Ma Rainey’s Black Bottom

Written by Taylor Baker

66/100

Black Bottom starts with a magnetic and memorable opening scene. Viola is at once alluring and gravitational. Her character ‘Ma’ or ‘Ma Rainey’ is a powerful role. She lingers with the viewer long after the credits roll. That distinctive face and sooty make up engulf you. Boseman’s ‘Levee’ is deserving of the attention he’s received. For me though he’s a bit too big and the character a bit too sharp on the edges. I was particularly fond of the understated performance of Colman Domingo. Whose become a favorite of mine over these last couple years following his turn in If Beale Street Could Talk.

Though I’m happy to see August Wilson’s Plays are becoming available to the masses, I can’t help but brood on how much more engrossing, and how much more deeply I might be moved had I seen this live rather than at home. A particular pick I have to nit is the obvious and ultimately drab choice to have a door that leads to nowhere play so crucial to the third act. I don’t mind a foreshadow here or Chekhov’s gun there, but my God that was telegraphed a mile away. Despite my hang ups this is still near the top of the heap in the bevy of award season releases we’ve seen recently and one I’d recommend to just about any viewer.

Ma Rainey’s Black Bottom Trailer

Ma Rainey’s Black Bottom is available to stream thru Netflix

The Empty Man

Written by Taylor Baker

82/100

The Empty Man marks the first time since The Invisible Man that I’ve been to a theater this year to see a film that I had low expectations for and came out the other end of the auditorium doors feeling completely different than when I went in. The Empty Man isn’t new IP, nor is it a directorial debut, it isn’t really doing anything remarkably “new”. But there’s something about it, something that simultaneously brings the hope and joy of storytelling through the lens format and plots itself along the methodical dark brooding that the horror genre can touch at its best.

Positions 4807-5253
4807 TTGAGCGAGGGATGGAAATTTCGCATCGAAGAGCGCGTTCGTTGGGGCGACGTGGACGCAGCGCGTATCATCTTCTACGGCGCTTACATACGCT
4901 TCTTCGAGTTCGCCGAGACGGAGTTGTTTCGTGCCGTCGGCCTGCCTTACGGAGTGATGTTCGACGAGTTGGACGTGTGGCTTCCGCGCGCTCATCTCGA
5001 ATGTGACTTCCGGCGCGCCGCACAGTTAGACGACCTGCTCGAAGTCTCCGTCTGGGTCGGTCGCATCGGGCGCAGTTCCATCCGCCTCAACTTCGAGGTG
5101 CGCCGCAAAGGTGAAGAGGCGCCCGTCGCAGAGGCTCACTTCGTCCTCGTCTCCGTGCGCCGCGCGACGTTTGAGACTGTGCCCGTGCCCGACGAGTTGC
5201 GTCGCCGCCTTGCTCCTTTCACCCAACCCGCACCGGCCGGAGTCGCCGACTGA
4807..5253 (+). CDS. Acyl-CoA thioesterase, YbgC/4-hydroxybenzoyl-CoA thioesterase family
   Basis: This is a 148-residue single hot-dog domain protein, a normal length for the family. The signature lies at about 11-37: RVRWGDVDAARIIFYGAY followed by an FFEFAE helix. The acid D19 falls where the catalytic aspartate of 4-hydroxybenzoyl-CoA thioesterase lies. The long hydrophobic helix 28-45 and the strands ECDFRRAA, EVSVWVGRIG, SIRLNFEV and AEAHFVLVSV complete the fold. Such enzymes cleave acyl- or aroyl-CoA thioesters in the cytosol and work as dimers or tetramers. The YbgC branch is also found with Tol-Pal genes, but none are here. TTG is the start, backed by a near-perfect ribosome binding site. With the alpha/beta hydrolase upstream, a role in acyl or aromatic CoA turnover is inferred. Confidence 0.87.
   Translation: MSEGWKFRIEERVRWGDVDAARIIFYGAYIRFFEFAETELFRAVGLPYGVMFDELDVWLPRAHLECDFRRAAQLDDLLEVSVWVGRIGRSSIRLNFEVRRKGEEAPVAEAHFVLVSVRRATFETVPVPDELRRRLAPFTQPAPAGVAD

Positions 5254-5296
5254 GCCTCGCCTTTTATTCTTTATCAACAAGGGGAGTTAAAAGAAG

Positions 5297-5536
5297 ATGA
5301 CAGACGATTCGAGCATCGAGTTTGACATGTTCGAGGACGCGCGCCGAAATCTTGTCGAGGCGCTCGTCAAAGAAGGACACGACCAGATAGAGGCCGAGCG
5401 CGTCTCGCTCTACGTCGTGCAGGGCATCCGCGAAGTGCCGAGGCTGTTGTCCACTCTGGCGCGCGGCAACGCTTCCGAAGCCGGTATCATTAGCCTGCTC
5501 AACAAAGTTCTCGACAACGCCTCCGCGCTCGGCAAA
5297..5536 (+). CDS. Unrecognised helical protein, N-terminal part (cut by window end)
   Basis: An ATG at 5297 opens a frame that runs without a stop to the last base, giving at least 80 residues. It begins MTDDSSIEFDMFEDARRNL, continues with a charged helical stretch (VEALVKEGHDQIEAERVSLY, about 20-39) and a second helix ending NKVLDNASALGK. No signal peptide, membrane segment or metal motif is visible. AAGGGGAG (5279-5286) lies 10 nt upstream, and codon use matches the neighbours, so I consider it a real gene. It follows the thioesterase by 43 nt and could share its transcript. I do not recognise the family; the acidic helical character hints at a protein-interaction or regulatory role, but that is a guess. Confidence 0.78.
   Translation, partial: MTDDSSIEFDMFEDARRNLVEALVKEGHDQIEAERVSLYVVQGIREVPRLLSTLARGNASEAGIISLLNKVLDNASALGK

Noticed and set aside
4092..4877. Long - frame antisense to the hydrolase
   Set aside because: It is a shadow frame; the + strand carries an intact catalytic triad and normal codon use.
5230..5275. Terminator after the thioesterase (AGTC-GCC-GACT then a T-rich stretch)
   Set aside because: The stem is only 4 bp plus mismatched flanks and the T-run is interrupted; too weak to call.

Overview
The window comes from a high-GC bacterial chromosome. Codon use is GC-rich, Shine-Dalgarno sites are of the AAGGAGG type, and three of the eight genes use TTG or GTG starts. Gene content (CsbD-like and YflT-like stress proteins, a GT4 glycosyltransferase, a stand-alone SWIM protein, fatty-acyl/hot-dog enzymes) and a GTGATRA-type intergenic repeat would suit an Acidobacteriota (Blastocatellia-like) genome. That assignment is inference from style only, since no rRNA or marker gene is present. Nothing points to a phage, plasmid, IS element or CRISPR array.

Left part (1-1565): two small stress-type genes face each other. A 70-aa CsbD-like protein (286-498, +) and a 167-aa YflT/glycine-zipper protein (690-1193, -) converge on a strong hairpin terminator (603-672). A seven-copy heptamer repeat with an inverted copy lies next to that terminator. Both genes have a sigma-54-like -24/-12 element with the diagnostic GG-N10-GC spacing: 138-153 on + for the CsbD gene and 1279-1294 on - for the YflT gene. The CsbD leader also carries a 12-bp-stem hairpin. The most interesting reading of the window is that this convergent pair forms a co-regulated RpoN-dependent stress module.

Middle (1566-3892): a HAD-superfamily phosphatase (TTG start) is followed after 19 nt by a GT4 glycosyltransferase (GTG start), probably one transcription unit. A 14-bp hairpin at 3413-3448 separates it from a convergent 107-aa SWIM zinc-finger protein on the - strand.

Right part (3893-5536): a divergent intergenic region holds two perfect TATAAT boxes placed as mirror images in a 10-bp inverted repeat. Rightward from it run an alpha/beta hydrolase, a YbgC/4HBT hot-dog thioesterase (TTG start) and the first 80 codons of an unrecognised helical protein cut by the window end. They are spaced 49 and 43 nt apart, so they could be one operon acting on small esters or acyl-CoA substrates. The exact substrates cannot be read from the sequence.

The Empty Man isn’t a great film, I’d likely concede in conversation that depending on your preference for cinema it may not even be good film. However I find myself having loved the experience of watching it. David Prior very visibly had a clear direction he wanted to go with the film. It’s blending the expectations of horror tropes and go to cinematic moves and then twisting them just a bit. This isn’t a director with a story over his head, putting a hat on a hat to try to “get” the audience. This is a storyteller, who has a voice and isn’t making bold choices in how he presents his story but rather smart, simple, and effective ones.

Prior not only directs, but edits his film. A decision that may be wholly responsible for my positive response. There are more than a handful of moments that a transition or editing choice won me over as an audience member. Even in the face of it’s flaws, I’m looking at you CG pan down into the forest from a sub-orbital location. James Badge Dale turns in a sturdy performance. The special effects almost never underwhelm. The use of attention to negative space and sound design were incredibly flattering to the films progression.

I don’t know that I expect David Prior to continue on and grow further as a director. I can say that this work has me willing to offer him another chance. I’ll end on the most positive note I have, in the first third of the film there is a Google Search sequence with some of the most deft work of parsing and shooting search results and Wikipedia results that I’ve ever seen.

The Empty Man is the first true reason to go back to a theater since Tenet.

Recommended.

–Taylor Baker originally posted this review on Letterboxd 10/27/20